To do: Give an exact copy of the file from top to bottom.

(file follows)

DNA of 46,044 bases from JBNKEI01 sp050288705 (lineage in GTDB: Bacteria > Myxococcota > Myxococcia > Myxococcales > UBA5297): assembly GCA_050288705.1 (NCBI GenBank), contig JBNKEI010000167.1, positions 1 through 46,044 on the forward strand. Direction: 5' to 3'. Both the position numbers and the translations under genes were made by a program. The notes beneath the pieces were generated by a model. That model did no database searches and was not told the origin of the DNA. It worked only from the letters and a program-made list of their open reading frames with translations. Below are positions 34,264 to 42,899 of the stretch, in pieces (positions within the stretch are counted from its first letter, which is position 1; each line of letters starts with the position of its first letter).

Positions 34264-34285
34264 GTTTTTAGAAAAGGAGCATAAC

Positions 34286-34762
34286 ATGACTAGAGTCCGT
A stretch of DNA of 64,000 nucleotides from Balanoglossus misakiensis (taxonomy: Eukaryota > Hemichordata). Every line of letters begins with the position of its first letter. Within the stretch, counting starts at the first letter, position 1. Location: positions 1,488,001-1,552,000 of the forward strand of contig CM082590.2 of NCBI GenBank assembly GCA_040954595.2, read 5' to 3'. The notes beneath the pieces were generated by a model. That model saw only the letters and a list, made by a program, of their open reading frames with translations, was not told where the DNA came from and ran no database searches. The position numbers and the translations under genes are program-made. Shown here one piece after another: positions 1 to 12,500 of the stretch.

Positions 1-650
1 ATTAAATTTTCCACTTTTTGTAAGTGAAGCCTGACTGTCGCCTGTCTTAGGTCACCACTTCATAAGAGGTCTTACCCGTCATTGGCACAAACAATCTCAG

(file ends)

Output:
DNA of 46,044 bases from JBNKEI01 sp050288705 (lineage in GTDB: Bacteria > Myxococcota > Myxococcia > Myxococcales > UBA5297): assembly GCA_050288705.1 (NCBI GenBank), contig JBNKEI010000167.1, positions 1 through 46,044 on the forward strand. Direction: 5' to 3'. Both the position numbers and the translations under genes were made by a program. The notes beneath the pieces were generated by a model. That model did no database searches and was not told the origin of the DNA. It worked only from the letters and a program-made list of their open reading frames with translations. Below are positions 34,264 to 42,899 of the stretch, in pieces (positions within the stretch are counted from its first letter, which is position 1; each line of letters starts with the position of its first letter).

Positions 34264-34285
34264 GTTTTTAGAAAAGGAGCATAAC

Positions 34286-34762
34286 ATGACTAGAGTCCGT
A stretch of DNA of 64,000 nucleotides from Balanoglossus misakiensis (taxonomy: Eukaryota > Hemichordata). Every line of letters begins with the position of its first letter. Within the stretch, counting starts at the first letter, position 1. Location: positions 1,488,001-1,552,000 of the forward strand of contig CM082590.2 of NCBI GenBank assembly GCA_040954595.2, read 5' to 3'. The notes beneath the pieces were generated by a model. That model saw only the letters and a list, made by a program, of their open reading frames with translations, was not told where the DNA came from and ran no database searches. The position numbers and the translations under genes are program-made. Shown here one piece after another: positions 1 to 12,500 of the stretch.

Positions 1-650
1 ATTAAATTTTCCACTTTTTGTAAGTGAAGCCTGACTGTCGCCTGTCTTAGGTCACCACTTCATAAGAGGTCTTACCCGTCATTGGCACAAACAATCTCAG